Israel does not need to raise a finger; the president of the United States is its best soldier

No sooner had Donald Trump arrived in Davos than he spit out his poison about the Palestinians. It was not enough to violate international law by declaring Jerusalem the "capital" of Israel, but he now demands total capitulation on the part of the Palestinians, erasing in one stroke more than 60 years of resistance against the occupation and exile of half the Palestinian population. The American real estate magnate, who is currently the world's most powerful man, requires that victims kneel down before the politics of Benjamin Netanyahu in exchange for preserving the Trump administration's aid to the Palestinian Authority.

Not since its creation in 1948 has Israel found such a fervent ally in the White House. The policy implemented after the 1967 war – which turned the U.S. into Israel's main supporter, but at the same time, into an element that could mediate the warrior zeal of the main characters, and even act as safeguard for a balanced peace – has been destroyed in a matter of a few months by Trump’s support of the most hard-line strategy of Israeli fundamentalists. Trump has made the U.S. a direct adversary of the Palestinians. It is an extremely dangerous development that will almost certainly push a new generation of Palestinians into the arms of the fanatics on the Muslim side. More than ever, Trump is firing up hate speech against the U.S. in the Middle East.

His firm beliefs regarding the Arab-Muslim world crisis are the same as that of Benjamin Netanyahu. Both believe these Arab-Muslim countries are excluded from the global technological and political system from every standpoint, severely weakened by the combination of religious regression and military dictatorships and threatened by internal disintegration, both ethnic and confessional; in short, unable to face combined Israeli-American power. Iran, the single country that could speak up, is in the midst of a very harsh geopolitical, economic and denominational conflict with Saudi Arabia, which could escalate into a bloody regional confrontation. From this view arises the cynical and brutal politics of absolute force, which Trump is carrying out in the Middle East. Israel does not need to raise a finger anymore. Gulf oil powers are its allies and Trump is its best soldier.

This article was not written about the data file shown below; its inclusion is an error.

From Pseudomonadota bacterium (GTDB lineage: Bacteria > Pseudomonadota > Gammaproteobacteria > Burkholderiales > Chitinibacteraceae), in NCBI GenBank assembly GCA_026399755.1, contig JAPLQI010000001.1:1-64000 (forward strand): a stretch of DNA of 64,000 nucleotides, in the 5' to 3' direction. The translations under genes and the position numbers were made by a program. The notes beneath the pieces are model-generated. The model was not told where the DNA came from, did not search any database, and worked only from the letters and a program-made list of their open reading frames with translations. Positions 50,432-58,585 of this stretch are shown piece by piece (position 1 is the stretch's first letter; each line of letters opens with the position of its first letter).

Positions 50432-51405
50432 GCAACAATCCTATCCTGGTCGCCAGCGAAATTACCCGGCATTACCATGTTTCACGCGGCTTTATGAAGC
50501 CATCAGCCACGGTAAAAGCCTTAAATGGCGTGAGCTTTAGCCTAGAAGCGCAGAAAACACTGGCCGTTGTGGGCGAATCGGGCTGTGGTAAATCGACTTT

The outcome is easy to foresee: This will generate a wave of resistance and violence, while confining Israel to a politics that goes completely against its long-term interests. It can be assumed that this country wants to live in peace, and not the kind of peace that can be momentarily imposed by its armed forces, but true peace, the kind through which Israel will be accepted as a legitimate and respectable neighbor because it itself respects the rights of its former enemies. A great Israeli leader like Yitzhak Rabin understood this, as did an astute Egyptian like Anwar Sadat, although both paid the price with their lives, as scapegoats for fanaticism. Undoubtedly, a foolish man like Trump is incapable of such simple and human wisdom. He would rather foster new wars. Once more, we see a cruel demonstration, as in the 1930s, that democracies can also produce monsters.